There were three categories: 1) causes of suicide, 2) prevention of suicide and 3) learning needs of preventing suicide (Table 1).
|Causes of suicide||
|Prevention of suicide||
|Learning needs for preventing suicide||
Category 1: Causes of suicide
Seven sub-categories were identified as causes of suicide among secondary school students, including parents’ expectations of children’s academic achievement, bullying, family problems, teenage love, lack of stress management skills, imitation behavior on social media, and substance use behavior.
Sub-category 1.1: Parents’ expectations of children’s academic achievement
Most participants revealed that the expectations on the students’ academic achievement from parents led to increased stress, emotional tensions, and disappointment of unmet expectations. Some of the students also stated that they were unable to discover their skills and talents as they must live up to parents’ expectations that cause mental health problems, such as hopelessness, despair, and stress. Moreover, it can lead to depression as well as being a significant factor for suicidal behavior in secondary school students.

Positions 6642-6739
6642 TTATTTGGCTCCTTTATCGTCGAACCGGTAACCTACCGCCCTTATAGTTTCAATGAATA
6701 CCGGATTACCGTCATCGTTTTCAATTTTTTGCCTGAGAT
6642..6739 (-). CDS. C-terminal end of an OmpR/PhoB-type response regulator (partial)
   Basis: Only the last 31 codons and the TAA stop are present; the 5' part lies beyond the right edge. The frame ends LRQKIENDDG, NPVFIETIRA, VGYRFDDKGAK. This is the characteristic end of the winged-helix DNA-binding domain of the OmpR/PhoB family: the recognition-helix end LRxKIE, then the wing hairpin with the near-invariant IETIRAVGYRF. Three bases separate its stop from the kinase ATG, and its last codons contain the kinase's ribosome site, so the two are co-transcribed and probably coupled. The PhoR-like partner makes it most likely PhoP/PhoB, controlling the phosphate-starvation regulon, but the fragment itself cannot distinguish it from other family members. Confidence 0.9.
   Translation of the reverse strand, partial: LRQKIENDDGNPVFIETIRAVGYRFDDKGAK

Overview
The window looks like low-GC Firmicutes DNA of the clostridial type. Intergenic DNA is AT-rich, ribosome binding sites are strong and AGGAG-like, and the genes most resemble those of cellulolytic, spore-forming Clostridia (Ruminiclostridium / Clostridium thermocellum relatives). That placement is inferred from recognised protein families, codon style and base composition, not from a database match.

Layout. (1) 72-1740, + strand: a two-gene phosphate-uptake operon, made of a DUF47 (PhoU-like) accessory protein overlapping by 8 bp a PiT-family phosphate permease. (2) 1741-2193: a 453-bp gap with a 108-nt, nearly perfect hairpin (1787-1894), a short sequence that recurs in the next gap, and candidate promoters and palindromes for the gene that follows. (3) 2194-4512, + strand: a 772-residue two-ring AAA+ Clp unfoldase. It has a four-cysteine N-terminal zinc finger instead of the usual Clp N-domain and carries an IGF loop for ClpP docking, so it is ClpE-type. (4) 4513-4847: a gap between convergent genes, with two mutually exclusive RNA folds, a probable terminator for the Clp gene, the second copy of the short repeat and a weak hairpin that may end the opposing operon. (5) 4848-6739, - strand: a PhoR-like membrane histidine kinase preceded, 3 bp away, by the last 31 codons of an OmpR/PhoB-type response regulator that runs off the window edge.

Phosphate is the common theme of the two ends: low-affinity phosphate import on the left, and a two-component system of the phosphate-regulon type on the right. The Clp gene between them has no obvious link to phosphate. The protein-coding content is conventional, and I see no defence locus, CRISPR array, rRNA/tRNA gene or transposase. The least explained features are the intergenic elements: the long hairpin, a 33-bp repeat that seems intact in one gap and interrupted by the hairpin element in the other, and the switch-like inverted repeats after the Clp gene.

This category relates to families with most people in this study working mainly in farming since most parents are poor, they put all their hopes on their children. They have a strong desire for their children to study well, get a job and look after them in the future. It would seem some parents expect and put their children under too much pressure. Sometimes children also want to do something else apart from academic studies. Furthermore, they are pushed to achieve high scores, which could lead to increased stress and even depression. One student stated:
“If children cannot do it, they will get rebuked by their parents.” (Male student volunteers, No. 01)
A female student describes the following experience of a friend, which highlights the significance of family pressure: